versely of the machine and parallel with the side
members 3 and l! are a pair of cross members 5
55 and 6. Theframe is adapted to be supported
Secured to the rear face 40
of the plate portion 28 are a series of outwardly
projecting plates 3!, 32, 33, (i5, 36, 31, 38, 39, GI,
432 and 43. These plates are disposed within the
discharge outlet from the hopper and the plates
32, 36, 38 and 42 are disposed above the lower 45
series of plates and extend above the leading
edge of the screed 24.
Carried by the front side of the plate portion
28 of the hopper are a pair of angular brackets 44
and 45 in which is journaled a shaft 46 which 50
has nonrotatably secured thereto an eccentrically
mounted or off-center weight 41. Secured to the
outer end of the shaft ‘it is a pulley t8 the pur
pose of which will hereinafter appear. Mounted
on the frame of the machine is a power unit 49 5-5
2,123,989’
2.
which preferably is an internal combustion en
gine from which leads a shaft 50 on the outer
In Fig. 6, I have disclosed a slightly modi?ed
form of machine which is particularly adapted for
end of which is mounted a pulley 5| which is
operatively connected with pulley 48 by means of
a belt 52 and drives the shaft 46 which carries
This form of machine is identical with that dis
the eccentrically mounted weight 41.
The power
unit is also provided with a lever 53 which oper
ates a suitable clutch and forms a detachable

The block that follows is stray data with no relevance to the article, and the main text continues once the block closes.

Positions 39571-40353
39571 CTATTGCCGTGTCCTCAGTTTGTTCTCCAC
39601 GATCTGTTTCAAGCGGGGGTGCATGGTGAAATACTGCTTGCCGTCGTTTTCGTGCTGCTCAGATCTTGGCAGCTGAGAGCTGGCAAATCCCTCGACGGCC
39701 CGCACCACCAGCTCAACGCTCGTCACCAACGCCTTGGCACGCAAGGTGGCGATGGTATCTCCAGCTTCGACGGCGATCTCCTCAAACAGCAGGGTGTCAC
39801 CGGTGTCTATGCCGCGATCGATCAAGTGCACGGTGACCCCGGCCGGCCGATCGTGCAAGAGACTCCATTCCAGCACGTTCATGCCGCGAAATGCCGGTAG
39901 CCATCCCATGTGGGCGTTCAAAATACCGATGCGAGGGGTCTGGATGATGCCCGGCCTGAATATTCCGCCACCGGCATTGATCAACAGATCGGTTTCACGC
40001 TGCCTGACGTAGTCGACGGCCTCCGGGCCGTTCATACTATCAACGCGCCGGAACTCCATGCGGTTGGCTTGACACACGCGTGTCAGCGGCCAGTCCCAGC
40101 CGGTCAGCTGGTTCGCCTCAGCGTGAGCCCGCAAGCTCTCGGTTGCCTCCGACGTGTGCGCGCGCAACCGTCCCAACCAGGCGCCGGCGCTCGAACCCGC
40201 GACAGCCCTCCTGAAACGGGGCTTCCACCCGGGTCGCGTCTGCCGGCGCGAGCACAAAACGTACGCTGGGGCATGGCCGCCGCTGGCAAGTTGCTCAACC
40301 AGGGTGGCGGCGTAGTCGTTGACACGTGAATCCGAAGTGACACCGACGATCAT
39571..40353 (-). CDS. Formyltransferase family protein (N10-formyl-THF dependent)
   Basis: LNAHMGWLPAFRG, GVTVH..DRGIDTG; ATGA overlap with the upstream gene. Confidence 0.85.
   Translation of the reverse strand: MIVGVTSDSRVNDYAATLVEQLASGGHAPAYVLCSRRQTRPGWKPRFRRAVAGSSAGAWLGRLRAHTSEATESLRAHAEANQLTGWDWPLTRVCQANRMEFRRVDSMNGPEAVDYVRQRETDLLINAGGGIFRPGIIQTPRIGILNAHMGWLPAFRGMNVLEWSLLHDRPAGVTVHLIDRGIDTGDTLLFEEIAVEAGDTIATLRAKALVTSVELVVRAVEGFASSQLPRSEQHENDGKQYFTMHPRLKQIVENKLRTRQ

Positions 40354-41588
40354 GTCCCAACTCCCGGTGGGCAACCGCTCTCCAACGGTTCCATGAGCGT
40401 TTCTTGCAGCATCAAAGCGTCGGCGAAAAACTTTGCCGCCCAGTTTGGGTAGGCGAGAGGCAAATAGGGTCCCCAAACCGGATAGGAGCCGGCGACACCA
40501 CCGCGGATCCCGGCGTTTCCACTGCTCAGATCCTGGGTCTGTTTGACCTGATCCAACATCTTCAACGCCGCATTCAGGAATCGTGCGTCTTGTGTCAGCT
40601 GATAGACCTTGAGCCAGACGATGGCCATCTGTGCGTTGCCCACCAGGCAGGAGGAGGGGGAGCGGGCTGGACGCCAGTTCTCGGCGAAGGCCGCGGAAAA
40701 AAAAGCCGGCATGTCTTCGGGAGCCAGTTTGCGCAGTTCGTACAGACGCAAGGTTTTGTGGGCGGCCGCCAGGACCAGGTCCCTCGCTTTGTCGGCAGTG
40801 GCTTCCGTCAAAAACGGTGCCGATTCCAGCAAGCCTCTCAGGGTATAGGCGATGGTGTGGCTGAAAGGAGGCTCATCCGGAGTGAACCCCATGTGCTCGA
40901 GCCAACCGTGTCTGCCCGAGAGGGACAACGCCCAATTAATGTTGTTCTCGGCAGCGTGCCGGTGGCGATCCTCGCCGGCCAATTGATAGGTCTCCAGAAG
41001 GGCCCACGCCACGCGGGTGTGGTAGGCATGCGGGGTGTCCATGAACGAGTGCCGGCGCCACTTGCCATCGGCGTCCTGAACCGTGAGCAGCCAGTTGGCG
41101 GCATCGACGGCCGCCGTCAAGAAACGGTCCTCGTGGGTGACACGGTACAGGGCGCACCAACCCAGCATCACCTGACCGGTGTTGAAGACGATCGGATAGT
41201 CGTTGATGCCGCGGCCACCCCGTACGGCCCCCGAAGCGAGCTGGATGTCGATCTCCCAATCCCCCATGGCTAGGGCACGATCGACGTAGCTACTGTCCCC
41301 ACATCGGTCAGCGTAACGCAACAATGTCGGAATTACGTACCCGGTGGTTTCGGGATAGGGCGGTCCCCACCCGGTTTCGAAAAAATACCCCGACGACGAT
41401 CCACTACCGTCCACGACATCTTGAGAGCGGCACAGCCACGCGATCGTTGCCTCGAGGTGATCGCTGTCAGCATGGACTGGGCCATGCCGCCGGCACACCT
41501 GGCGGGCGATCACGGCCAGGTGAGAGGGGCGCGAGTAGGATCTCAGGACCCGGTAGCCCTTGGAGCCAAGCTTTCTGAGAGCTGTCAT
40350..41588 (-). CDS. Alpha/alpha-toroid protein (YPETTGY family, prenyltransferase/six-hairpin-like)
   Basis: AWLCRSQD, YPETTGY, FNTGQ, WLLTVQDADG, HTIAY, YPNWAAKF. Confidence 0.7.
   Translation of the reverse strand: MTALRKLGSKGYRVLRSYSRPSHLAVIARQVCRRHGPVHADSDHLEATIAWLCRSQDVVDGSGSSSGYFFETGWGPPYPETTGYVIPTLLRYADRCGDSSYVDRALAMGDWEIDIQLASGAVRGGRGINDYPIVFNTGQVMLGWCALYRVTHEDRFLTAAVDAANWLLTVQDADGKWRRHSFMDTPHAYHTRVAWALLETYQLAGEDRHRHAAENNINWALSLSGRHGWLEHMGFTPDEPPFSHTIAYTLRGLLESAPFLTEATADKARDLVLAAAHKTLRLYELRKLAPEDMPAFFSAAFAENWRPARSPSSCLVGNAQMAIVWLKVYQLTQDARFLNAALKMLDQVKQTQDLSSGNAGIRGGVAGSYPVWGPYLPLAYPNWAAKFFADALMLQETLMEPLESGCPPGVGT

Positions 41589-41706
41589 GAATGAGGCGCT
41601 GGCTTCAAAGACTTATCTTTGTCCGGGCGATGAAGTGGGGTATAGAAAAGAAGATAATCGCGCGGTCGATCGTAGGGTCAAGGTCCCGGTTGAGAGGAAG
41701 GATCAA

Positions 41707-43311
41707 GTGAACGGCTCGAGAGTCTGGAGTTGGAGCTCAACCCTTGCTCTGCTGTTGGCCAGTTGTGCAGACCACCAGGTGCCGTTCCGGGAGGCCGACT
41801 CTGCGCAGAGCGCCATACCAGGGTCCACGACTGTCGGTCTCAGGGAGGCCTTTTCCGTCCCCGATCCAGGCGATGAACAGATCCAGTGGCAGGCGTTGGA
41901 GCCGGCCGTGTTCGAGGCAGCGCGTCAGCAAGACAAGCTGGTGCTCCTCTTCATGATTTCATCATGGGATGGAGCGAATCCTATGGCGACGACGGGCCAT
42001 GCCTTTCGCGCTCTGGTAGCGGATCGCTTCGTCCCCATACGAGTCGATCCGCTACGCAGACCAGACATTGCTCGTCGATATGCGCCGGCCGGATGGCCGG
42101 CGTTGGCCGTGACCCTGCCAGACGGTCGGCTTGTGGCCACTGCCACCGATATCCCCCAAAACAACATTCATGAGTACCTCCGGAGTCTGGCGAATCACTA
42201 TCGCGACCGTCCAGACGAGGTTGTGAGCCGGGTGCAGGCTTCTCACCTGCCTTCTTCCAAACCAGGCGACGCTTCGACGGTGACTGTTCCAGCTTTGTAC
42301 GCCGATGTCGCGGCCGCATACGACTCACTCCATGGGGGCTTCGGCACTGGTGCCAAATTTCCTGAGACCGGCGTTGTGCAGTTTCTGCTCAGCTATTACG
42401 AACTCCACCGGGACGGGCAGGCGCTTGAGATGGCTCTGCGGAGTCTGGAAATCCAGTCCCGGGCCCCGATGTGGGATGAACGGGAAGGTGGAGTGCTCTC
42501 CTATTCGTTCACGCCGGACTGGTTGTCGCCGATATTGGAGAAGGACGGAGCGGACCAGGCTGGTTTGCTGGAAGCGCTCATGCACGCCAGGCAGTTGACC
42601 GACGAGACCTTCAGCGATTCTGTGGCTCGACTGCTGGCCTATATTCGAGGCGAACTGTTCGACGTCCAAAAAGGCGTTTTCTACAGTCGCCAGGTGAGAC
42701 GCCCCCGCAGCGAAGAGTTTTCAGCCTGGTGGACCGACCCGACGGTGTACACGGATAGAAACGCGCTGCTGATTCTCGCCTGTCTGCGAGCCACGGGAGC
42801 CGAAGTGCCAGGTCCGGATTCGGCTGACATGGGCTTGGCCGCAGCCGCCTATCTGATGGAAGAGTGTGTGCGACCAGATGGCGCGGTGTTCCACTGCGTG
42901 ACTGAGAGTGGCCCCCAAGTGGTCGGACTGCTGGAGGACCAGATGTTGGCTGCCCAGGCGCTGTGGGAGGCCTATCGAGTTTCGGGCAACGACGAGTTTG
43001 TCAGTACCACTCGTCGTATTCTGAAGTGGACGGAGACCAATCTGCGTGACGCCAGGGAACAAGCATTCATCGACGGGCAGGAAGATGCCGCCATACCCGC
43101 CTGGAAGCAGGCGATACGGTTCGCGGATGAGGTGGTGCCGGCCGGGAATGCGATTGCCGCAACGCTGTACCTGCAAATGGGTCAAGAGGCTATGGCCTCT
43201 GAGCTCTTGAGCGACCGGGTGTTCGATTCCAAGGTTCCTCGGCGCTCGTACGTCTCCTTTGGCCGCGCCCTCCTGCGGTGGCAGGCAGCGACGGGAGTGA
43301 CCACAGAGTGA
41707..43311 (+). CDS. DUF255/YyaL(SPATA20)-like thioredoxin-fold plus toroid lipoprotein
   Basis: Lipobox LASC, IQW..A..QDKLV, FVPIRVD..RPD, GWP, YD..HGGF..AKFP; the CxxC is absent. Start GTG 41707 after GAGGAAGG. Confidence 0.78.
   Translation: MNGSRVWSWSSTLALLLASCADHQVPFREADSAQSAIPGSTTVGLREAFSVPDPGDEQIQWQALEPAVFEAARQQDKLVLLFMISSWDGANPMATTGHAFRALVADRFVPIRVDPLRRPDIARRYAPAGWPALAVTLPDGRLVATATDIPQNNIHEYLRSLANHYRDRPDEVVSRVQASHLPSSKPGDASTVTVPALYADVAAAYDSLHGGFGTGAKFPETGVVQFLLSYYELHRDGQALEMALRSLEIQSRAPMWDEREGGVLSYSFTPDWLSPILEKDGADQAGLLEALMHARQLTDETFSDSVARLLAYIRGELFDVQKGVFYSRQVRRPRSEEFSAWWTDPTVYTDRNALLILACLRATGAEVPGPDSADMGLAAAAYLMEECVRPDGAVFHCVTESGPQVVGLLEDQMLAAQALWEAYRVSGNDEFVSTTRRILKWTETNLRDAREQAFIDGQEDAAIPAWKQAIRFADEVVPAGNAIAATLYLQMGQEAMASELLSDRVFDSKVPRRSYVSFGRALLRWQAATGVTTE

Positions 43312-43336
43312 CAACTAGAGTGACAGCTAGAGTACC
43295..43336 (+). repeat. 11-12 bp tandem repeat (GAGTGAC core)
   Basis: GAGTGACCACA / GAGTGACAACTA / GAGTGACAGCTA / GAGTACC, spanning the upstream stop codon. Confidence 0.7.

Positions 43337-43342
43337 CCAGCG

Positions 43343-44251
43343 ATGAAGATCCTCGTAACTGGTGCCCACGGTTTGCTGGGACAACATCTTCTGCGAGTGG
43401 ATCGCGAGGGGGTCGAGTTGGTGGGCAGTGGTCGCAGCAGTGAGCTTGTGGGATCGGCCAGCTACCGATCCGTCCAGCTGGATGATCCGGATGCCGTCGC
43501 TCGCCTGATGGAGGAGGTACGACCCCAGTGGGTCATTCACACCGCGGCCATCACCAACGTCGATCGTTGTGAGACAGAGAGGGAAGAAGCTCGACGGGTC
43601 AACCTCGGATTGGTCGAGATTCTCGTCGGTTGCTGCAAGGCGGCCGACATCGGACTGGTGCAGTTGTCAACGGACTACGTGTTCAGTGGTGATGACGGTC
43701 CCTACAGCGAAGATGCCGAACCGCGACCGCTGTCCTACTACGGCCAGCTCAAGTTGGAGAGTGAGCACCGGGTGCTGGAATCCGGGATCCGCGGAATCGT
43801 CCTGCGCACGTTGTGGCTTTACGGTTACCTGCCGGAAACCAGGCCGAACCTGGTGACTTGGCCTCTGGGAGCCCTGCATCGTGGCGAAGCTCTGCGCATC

driving connection with the shaft 50.
The motor is capable of operation at a speed up
10
to about 1800 R. P. M., and the size of the pulleys
48 and 5| is such that the shaft 46 may be driven
at a speed of from 4000 to 6000 R. P. M. It will
thus be seen that very rapid and very violent
15 vibrations are‘ imparted to the hopper‘ and to the
series of vibratory members which are disposed
within the outlet from the hopper. It will be seen
that these rapid and violent vibrations are also
imparted to the screed or strike-off plate 24 which
20 is rigidly connected to the hopper l5.
When it is desired to lay a road having railway
tracks therein, I ?rst set up form boards 54 and
55 at opposite sides of the road. The machine is
then positioned upon the rails 56 and 5'! with the
in engagement therewith. The position of
2.5 wheels
the hopper with respect to the frame of the
machine is adjusted so that the lower edge of the
plate 28 is positioned a slight distance above
the top of the subgrade. The hopper when in
operation is kept ?lled with concrete up to about
the level shown in Fig. 5. With my machine, I am